The publication of the Malleus Maleficarum also referred to as the “Hammer of the witches” prior to the witch craze contributed to the witch craze witnessed in Europe between sixteenth and seventeenth century.  The Malleaus was used in Europe during the witch craze, especially in Germany and Scotland.  The book emphasized on the evils of women and linked activities such as having sexual relations with the devil, participating in organized devil worship rituals, consorting with the devil, and mocking Christian ritual to the women (Brauner, p 48).  This made it easy for women to be accused of witch craft although some men and were also executed after being accused of witchcraft.  This resistance of people to the religious teachings and dogma had been sparked off by the enlightenment philosophers.  The differences in opinion about religious teachings by the people led to the separation of the church into different factions (Thurston, p 29).

In the beginning, both factions did not emphasize on the existence of witches.  In the early modern period, many people did not learn scripture themselves but they depended on oral transmission from those who had learned the scripture.  Therefore, the people depended on superstition to understand what could not be explained by the religious teachings. For example, people believed in magic and spells to make sure they got success in harvests. This made it necessary for the church to suppress these beliefs by imposing a strict form of Christianity on the people.  The practices that people exhibited and could not be interpreted by religious teachings were therefore considered to be demonic.  The Catholic Church had condemned people who were going against its religious teachings after the division of the church.  The Protestants after the division also supported the witch craze.

  The witch craze was used by both factions as propaganda to condemn the other faction as being demonic and confirming that either the Protestants or Catholics were the champions of true religion.  These two factions tried to compete on who could perform exorcisms successfully.Protestants and Catholics accused each other of witch craft with some religious leaders denoting that people belonging to the other faction suffered from satanic delusions.  For example, Martin Luther is said to have been referred by some Catholic Church members as being devil spawn.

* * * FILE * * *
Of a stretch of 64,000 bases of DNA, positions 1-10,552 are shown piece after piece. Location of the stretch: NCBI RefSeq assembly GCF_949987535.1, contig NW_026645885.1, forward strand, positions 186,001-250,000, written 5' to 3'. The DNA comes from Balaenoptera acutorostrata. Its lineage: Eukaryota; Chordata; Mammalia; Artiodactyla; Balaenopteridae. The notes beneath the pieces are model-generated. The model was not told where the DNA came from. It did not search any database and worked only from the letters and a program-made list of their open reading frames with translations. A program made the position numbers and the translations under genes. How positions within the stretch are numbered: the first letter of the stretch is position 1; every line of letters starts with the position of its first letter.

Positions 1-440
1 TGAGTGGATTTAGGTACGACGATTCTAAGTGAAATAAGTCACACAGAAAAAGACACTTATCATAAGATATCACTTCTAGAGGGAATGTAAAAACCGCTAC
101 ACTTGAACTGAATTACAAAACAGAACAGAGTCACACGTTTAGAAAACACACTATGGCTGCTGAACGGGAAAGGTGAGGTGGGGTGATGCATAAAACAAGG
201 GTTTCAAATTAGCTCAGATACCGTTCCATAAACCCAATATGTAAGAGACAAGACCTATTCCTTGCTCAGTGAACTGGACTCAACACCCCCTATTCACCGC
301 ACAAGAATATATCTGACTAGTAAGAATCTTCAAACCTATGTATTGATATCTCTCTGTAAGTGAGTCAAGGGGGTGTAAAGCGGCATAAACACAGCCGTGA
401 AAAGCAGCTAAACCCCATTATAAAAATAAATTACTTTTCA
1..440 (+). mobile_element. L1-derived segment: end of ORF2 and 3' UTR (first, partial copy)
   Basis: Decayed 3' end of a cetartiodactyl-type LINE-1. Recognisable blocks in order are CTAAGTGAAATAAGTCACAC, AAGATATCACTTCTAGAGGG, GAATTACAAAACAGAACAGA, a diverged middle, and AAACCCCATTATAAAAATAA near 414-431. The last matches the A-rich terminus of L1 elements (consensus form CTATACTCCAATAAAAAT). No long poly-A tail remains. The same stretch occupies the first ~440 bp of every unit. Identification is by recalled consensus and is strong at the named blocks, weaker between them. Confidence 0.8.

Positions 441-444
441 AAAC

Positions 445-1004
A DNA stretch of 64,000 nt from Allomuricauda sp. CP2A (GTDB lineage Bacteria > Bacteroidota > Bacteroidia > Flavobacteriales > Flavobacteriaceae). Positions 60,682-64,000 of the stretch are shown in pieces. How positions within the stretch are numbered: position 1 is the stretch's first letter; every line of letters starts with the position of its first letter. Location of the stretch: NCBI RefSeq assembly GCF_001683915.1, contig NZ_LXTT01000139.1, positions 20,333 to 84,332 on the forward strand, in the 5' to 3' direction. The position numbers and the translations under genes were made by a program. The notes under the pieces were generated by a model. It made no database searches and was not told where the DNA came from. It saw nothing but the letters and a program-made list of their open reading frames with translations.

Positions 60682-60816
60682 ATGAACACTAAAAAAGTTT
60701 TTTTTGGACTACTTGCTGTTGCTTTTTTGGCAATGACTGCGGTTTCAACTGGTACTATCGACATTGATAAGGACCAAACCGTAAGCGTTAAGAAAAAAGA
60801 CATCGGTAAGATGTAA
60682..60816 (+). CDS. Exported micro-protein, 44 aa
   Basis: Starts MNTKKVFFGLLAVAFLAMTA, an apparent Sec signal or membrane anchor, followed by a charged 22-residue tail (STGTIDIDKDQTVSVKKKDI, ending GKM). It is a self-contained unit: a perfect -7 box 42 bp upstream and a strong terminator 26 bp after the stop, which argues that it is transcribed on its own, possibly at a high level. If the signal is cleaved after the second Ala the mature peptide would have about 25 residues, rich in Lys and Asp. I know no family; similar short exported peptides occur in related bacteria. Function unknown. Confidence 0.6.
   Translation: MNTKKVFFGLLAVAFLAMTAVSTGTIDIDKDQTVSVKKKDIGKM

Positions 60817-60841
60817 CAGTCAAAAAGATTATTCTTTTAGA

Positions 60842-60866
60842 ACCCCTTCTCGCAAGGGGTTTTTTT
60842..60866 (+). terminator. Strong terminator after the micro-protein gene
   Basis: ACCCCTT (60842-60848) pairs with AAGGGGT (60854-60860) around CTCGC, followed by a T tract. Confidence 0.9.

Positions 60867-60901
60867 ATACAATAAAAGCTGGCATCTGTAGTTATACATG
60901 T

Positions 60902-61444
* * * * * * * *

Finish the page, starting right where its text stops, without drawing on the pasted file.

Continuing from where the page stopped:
In addition, the Anabaptists were accused of being the authors of witchery and sorcery while the superstitious practices of the Catholic church were alleged to promote black magic.  The Orthodox Church was accused by the other factions to take part in witch-like practices.  The division in the church led to the wide spread belief that witch craft existed and that witches were to be executed.

In Germany, witch craze can be attributed to the religious leaders such as ecclesiasts and the bishops’ interference with the legal system.  The legal systems during the witch craze era were used to try and execute individuals purported to be witches (Hudson, p 52).  Due to the interest of the church in the issue of witch craze, interfering with how the legal system addressed the issue was important.The legal system allowed the religious leaders to have great influence in their territories.